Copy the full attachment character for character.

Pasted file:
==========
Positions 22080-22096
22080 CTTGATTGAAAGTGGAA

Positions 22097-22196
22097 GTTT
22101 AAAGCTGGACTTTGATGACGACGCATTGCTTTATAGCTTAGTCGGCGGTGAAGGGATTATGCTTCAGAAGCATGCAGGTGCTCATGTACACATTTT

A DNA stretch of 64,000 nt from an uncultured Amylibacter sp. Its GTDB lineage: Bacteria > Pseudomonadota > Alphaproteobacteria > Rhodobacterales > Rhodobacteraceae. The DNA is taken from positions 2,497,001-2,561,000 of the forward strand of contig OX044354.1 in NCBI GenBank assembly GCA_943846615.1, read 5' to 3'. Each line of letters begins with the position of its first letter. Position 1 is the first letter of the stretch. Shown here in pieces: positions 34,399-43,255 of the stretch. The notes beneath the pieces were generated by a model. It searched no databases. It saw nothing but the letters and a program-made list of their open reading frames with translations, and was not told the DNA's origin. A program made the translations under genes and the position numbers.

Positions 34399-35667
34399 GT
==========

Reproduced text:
Positions 22080-22096
22080 CTTGATTGAAAGTGGAA

Positions 22097-22196
22097 GTTT
22101 AAAGCTGGACTTTGATGACGACGCATTGCTTTATAGCTTAGTCGGCGGTGAAGGGATTATGCTTCAGAAGCATGCAGGTGCTCATGTACACATTTT

A DNA stretch of 64,000 nt from an uncultured Amylibacter sp. Its GTDB lineage: Bacteria > Pseudomonadota > Alphaproteobacteria > Rhodobacterales > Rhodobacteraceae. The DNA is taken from positions 2,497,001-2,561,000 of the forward strand of contig OX044354.1 in NCBI GenBank assembly GCA_943846615.1, read 5' to 3'. Each line of letters begins with the position of its first letter. Position 1 is the first letter of the stretch. Shown here in pieces: positions 34,399-43,255 of the stretch. The notes beneath the pieces were generated by a model. It searched no databases. It saw nothing but the letters and a program-made list of their open reading frames with translations, and was not told the DNA's origin. A program made the translations under genes and the position numbers.

Positions 34399-35667
34399 GT